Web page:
Comparative analysis of encephalization in mammals reveals relaxed constraints on anthropoid primate and cetacean brain scaling

Bibliographic Collection: 
CARTA-Inspired Publication
Publication Type: Journal Article
Authors: Boddy, AM; McGowen, MR; Sherwood, CC; Grossman, LI; Goodman, M; Wildman, DE
Year of Publication: 2012
Journal: J Evol Biol
Volume: 25
Edition: 2012/03/23
Number: 5
Pagination: 981-94
Date Published: May
Publication Language: eng
ISBN Number: 1420-9101 (Electronic)10
Keywords: &, *Biological Evolution, *Phylogeny, Animals, Brain/anatomy, Cetacea/classification/*physiology, Cognition, Databases, Factual, Haplorhini/classification/*physiology, histology/*physiology, Organ Size/physiology, Species Specificity, Time Factors

There is a well-established allometric relationship between brain and body mass in mammals. Deviation of relatively increased brain size from this pattern appears to coincide with enhanced cognitive abilities. To examine whether there is a phylogenetic structure to such episodes of changes in encephalization across mammals, we used phylogenetic techniques to analyse brain mass, body mass and encephalization quotient (EQ) among 630 extant mammalian species. Among all mammals, anthropoid primates and odontocete cetaceans have significantly greater variance in EQ, suggesting that evolutionary constraints that result in a strict correlation between brain and body mass have independently become relaxed. Moreover, ancestral state reconstructions of absolute brain mass, body mass and EQ revealed patterns of increase and decrease in EQ within anthropoid primates and cetaceans. We propose both neutral drift and selective factors may have played a role in the evolution of brain-body allometry.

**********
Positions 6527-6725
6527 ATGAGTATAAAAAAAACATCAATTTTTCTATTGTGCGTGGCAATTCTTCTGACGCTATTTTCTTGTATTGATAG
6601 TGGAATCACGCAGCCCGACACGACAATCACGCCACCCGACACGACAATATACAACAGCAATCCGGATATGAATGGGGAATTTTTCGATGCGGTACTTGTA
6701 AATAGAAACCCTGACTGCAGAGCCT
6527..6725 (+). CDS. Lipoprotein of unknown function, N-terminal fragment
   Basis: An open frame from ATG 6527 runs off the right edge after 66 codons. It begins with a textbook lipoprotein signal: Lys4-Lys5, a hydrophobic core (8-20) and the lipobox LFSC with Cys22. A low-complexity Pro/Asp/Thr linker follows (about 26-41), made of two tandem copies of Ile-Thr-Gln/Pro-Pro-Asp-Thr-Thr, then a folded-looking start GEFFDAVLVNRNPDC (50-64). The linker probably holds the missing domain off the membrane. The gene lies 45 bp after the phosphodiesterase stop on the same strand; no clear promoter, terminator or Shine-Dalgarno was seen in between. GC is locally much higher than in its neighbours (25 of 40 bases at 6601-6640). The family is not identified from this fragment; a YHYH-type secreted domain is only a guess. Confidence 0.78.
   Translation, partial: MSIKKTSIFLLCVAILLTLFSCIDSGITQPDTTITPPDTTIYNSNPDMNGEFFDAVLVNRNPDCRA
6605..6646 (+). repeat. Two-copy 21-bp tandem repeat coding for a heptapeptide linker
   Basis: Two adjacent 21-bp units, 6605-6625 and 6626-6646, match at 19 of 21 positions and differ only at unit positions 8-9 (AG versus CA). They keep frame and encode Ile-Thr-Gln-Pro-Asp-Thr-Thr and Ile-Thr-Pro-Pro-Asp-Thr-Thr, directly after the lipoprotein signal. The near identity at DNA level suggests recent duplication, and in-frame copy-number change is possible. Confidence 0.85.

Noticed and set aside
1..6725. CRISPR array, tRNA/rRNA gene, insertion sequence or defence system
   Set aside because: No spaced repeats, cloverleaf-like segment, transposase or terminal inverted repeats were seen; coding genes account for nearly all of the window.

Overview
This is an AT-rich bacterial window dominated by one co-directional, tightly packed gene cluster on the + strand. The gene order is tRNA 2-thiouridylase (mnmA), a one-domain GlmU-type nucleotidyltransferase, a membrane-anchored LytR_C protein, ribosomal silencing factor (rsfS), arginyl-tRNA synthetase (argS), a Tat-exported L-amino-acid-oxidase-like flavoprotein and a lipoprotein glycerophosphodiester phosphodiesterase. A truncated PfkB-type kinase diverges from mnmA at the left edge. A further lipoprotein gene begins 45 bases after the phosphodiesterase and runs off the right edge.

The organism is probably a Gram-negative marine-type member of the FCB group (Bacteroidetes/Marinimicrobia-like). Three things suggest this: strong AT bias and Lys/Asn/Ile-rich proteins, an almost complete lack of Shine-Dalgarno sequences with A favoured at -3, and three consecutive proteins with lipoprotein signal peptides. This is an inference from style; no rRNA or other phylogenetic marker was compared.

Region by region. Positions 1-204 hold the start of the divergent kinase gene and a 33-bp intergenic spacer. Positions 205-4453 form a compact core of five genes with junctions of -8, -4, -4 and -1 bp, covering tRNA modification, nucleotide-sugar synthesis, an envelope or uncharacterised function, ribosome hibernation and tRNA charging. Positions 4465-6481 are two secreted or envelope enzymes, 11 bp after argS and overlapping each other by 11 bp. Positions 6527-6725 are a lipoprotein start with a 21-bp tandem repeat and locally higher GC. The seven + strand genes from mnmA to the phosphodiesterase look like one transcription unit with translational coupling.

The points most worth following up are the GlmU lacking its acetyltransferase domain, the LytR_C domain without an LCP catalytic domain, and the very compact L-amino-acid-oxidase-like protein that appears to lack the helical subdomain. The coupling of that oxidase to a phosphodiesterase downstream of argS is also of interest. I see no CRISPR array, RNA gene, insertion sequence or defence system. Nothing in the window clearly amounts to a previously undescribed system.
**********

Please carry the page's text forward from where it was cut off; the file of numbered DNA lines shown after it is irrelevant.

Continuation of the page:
J Evol Biol. 2012 May;25(5):981-94. doi: 10.1111/j.1420-9101.2012.02491.x. Epub 2012 Mar 21.

Alternate Journal: Journal of evolutionary biology